Recently, I discussed our Comcast service and its cost with one of their representatives. Their most interesting idea was informing me they could drop 4 or 5 of their lesser channels (none of which I ever used) and replace them with Netflix. Friends had raved about what could be had with that service provider, so we made a deal: the new service was available for no increase in cost.
In the first two weeks of Netflix, I found three programs (specials) to be of great interest. First was “Springsteen on Broadway.”(see above) It was a film version of the extremely popular and highly praised (and priced) stage performance that was out of my price range. It was not a concert of his greatest hits or a summation of his career. It was a two+ hour description of his life from childhood in a small shore town in New Jersey to his present status as rock and roll giant. There were songs within his presentation as he accompanied himself on a variety of guitars, harmonica, and piano. He described the various influences on him, his music, band members and marriage. He tours the entire country, band members change, influences on his music are made, and in the end, he says: “I’m Mr. Born-to-Run. I currently live 10 minutes from my home town.” His gave a magnificent performance. You get to meet him in all his stages of development. He tells a memorable tale and he and we are the better for it. Catch this film wherever you can.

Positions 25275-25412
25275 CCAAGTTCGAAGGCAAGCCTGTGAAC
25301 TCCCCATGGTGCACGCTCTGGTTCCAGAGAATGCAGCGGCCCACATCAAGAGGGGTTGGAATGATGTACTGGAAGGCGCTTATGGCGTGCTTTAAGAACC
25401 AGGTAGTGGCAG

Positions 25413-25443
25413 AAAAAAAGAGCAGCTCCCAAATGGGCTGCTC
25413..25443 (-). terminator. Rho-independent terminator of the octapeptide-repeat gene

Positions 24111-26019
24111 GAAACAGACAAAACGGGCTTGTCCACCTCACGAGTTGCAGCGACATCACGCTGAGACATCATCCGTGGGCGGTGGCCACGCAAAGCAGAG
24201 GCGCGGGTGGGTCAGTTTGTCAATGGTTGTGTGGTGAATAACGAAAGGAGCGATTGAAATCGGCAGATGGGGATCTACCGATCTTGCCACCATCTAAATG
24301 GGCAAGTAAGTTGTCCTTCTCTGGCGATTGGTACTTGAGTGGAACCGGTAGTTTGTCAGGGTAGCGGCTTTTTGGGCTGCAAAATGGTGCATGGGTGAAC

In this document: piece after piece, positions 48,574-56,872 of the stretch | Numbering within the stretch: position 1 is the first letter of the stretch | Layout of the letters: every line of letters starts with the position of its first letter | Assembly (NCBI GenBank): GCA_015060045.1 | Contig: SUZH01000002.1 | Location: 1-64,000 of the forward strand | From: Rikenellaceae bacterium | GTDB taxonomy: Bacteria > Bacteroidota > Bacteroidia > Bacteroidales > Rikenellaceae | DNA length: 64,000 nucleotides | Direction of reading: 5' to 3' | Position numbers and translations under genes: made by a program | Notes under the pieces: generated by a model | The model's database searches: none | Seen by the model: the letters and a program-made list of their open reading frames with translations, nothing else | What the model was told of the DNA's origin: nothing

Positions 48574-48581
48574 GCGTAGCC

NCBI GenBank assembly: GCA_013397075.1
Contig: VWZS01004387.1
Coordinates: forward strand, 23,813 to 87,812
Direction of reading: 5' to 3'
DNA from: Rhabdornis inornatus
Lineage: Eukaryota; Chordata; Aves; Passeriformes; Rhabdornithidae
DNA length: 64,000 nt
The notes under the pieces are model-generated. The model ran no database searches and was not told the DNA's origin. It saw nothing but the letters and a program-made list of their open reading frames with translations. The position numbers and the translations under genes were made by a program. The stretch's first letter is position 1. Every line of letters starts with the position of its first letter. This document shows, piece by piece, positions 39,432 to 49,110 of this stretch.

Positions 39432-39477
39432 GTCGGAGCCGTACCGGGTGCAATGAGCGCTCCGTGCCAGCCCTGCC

Second was a filmed concert of Ellen Degeneres’ (see above)return to stand-up comedy. After a 15 year absence from where she started, the question was: Is she still “Relatable” to an audience? Her Seattle fans answered emphatically: Yes. She is funny and appreciated without the games and give-aways which she has provided for her TV audience. Her sexuality is no longer a question or obstacle to be overcome. She is humorous, observant, at ease with and entertaining for an audience. She has not compromised her talent for her fans, but they find her an approachable, honest, and talented performer. She is definitely worth your time on or off television.
The third program was called “A Grand Night in… The story of Aardman Animation.” I assume you are familiar with the concept of claymation or stop action film. If not, think of Tim Burton’s “Frankenweenie” or Wes Anderson’s “Isle of Dogs.” In 1972, Aardman Animation began giving Great Britain and, then, the USA/world Animated Short Films and, later, Full-Length feature films. Oscars and BAFTA awards followed. My favorite characters are Wallace and Gromit.(see above) The first, Wallace, is a middle-aged inventor and the second, Gromit, is his dog/friend/co-inventor. Wallace usually sets up a storyline and Gromit saves the day in their adventures. Gromit never speaks. He has no mouth; but his eyes and their brows provide all the emotion a film’s co-star needs. They both love cheese.
Their first award was for: “Wallace and Gromit: A Grand Day Out.” Wallace decides to build a rocket ship to take him and his friend/dog to the moon. Everyone knows it is made of cheese and, as it turns out, everyone is right. Four other adventures, both short and feature length follow, as do awards.
If you want to sample W & G’s work, go to You Tube for a 3 minute chase scene from “The Wrong Trousers”. The Hero (Gromit, with his friend Wallace) chase a villain (a gem stealing Penquin) aboard a train. Guess who wins? You do.
Perhaps I caught Netflix in a better than normal two weeks. But these 3 programs have caught my interest, and perhaps yours, as well.